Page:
Washington: It is common to address heroin users as addicts but they prefer being called ‘people who use drugs,’ researchers have suggested.
In the ongoing opioid crisis, many researchers and clinicians now use ‘person-first’ terms such as ‘person with substance use disorder’ instead of loaded labels like ‘addict,’ but now, a study published in the journal of ‘Addiction’ has focused on the language preferences of this population.
“In the end, researchers, clinicians, and families should not automatically use the same terms that people who use heroin call themselves, but instead ask about preferences. Of course, most people just want to be called by their name,” said senior study author Dr Michael Stein.
The researchers surveyed 263 people undergoing in-patient evaluation and withdrawal symptom management in Fall River, Massachusetts. The terms that most respondents never wanted to be called were ‘heroin misuser’ and ‘heroin-dependent,’ and most did not like slang terms such as ‘junkie.’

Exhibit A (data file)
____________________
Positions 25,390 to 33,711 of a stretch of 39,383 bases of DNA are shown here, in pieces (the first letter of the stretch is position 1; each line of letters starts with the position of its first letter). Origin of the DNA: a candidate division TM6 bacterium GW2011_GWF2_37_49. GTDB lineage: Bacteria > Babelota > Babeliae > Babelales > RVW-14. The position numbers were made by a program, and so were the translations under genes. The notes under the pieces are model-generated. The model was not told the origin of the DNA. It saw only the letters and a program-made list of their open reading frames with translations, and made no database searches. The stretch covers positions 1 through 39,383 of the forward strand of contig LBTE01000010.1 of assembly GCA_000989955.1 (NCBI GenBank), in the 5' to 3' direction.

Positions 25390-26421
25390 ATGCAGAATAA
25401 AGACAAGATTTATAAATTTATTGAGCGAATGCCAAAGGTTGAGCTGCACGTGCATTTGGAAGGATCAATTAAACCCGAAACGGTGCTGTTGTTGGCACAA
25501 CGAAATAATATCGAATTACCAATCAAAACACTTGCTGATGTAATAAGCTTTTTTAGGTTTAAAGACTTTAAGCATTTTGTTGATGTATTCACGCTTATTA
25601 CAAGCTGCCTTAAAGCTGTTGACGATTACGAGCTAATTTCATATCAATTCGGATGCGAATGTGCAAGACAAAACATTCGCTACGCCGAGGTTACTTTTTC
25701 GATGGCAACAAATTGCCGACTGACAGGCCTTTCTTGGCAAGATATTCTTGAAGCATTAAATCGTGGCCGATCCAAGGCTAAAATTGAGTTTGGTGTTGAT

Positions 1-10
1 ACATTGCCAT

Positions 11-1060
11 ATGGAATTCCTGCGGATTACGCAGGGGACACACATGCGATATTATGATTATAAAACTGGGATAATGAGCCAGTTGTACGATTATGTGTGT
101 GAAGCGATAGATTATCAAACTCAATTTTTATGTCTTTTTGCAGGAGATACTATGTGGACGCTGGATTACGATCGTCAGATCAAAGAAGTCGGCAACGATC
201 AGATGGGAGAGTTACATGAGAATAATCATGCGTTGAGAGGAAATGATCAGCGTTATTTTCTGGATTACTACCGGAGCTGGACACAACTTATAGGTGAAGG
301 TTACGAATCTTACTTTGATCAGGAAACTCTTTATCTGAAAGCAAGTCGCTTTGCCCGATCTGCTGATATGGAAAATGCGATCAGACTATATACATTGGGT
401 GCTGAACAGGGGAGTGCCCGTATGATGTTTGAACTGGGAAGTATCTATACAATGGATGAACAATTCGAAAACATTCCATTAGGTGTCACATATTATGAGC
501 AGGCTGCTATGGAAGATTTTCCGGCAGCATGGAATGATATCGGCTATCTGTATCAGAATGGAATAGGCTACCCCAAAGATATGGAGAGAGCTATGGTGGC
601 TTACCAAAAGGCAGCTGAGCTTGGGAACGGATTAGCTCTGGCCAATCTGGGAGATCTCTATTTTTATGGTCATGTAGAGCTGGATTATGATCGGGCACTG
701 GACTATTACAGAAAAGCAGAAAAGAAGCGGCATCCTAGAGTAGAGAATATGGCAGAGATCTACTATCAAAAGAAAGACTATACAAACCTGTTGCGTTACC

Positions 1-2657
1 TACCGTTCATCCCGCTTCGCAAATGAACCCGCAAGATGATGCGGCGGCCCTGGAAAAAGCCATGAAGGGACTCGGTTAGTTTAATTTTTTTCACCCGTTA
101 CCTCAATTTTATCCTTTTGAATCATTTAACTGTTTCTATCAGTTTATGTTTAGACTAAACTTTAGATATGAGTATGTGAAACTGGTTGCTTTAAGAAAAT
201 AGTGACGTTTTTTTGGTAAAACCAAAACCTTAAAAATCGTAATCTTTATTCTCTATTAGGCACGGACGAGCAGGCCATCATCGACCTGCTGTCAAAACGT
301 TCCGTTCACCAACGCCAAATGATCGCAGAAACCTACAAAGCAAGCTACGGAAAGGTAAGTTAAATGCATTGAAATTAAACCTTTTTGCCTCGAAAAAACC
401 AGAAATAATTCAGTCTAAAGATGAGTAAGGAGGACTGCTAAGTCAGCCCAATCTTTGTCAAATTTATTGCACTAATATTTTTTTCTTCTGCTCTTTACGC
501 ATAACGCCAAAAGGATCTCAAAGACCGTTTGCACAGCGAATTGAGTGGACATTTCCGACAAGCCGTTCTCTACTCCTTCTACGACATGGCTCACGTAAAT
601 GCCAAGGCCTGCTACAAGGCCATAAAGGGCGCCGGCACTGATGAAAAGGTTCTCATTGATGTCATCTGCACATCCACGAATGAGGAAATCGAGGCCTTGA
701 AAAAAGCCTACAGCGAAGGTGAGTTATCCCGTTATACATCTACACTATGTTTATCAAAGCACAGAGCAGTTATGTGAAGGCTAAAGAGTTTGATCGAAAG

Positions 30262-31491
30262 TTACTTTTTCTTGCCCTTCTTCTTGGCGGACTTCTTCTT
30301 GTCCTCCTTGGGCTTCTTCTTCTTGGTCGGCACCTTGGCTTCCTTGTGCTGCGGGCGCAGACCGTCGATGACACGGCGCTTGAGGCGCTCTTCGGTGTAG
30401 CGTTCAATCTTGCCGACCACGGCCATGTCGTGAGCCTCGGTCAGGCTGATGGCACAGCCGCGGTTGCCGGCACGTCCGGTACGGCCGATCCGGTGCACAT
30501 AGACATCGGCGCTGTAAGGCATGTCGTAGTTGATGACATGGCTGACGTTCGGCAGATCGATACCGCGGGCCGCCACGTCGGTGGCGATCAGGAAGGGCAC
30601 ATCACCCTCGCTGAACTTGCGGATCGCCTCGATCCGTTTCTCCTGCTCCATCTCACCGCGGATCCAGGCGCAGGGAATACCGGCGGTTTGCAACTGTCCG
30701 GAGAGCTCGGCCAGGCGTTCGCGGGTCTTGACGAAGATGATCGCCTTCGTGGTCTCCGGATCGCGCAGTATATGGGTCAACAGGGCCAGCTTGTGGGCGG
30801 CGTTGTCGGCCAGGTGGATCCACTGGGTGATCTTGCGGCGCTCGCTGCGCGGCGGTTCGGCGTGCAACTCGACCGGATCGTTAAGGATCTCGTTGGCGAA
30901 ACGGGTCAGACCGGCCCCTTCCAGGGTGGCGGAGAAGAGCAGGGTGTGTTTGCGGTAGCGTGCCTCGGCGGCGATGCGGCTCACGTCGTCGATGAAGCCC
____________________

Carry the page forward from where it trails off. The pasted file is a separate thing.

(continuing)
“Persons who use heroin often complain about interactions with healthcare providers, due at least in part to the unfortunate language providers use, which is taken, sometimes rightly, as a sign of disrespect.
Such antagonism can’t be good for clinical outcomes,” said Stein.
“We hope this research will inform future work centering on the perspectives of individuals who use drugs and begin to establish connections between the language that individuals use to describe themselves and treatment engagement,” said the study’s lead author Dr Ekaterina Pivovarova.